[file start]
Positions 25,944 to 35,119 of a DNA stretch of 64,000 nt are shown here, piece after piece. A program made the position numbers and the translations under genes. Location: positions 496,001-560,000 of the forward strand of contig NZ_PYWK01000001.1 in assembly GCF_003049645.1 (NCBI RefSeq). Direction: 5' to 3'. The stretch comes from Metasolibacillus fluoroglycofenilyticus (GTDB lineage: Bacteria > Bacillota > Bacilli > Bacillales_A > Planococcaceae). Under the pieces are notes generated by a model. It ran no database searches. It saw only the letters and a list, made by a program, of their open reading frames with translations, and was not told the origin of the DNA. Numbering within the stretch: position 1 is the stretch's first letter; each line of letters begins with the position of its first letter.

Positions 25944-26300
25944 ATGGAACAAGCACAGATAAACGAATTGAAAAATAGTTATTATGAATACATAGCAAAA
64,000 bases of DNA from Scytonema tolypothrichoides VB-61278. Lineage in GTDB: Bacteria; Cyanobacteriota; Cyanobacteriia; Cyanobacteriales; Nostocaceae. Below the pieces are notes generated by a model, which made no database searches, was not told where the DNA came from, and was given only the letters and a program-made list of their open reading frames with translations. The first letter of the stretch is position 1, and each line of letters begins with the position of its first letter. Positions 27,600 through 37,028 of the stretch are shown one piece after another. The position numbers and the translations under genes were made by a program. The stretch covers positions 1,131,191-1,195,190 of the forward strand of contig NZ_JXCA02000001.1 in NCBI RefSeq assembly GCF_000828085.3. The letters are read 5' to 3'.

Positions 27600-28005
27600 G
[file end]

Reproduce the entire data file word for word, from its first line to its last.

Positions 25,944 to 35,119 of a DNA stretch of 64,000 nt are shown here, piece after piece. A program made the position numbers and the translations under genes. Location: positions 496,001-560,000 of the forward strand of contig NZ_PYWK01000001.1 in assembly GCF_003049645.1 (NCBI RefSeq). Direction: 5' to 3'. The stretch comes from Metasolibacillus fluoroglycofenilyticus (GTDB lineage: Bacteria > Bacillota > Bacilli > Bacillales_A > Planococcaceae). Under the pieces are notes generated by a model. It ran no database searches. It saw only the letters and a list, made by a program, of their open reading frames with translations, and was not told the origin of the DNA. Numbering within the stretch: position 1 is the stretch's first letter; each line of letters begins with the position of its first letter.

Positions 25944-26300
25944 ATGGAACAAGCACAGATAAACGAATTGAAAAATAGTTATTATGAATACATAGCAAAA
64,000 bases of DNA from Scytonema tolypothrichoides VB-61278. Lineage in GTDB: Bacteria; Cyanobacteriota; Cyanobacteriia; Cyanobacteriales; Nostocaceae. Below the pieces are notes generated by a model, which made no database searches, was not told where the DNA came from, and was given only the letters and a program-made list of their open reading frames with translations. The first letter of the stretch is position 1, and each line of letters begins with the position of its first letter. Positions 27,600 through 37,028 of the stretch are shown one piece after another. The position numbers and the translations under genes were made by a program. The stretch covers positions 1,131,191-1,195,190 of the forward strand of contig NZ_JXCA02000001.1 in NCBI RefSeq assembly GCF_000828085.3. The letters are read 5' to 3'.

Positions 27600-28005
27600 G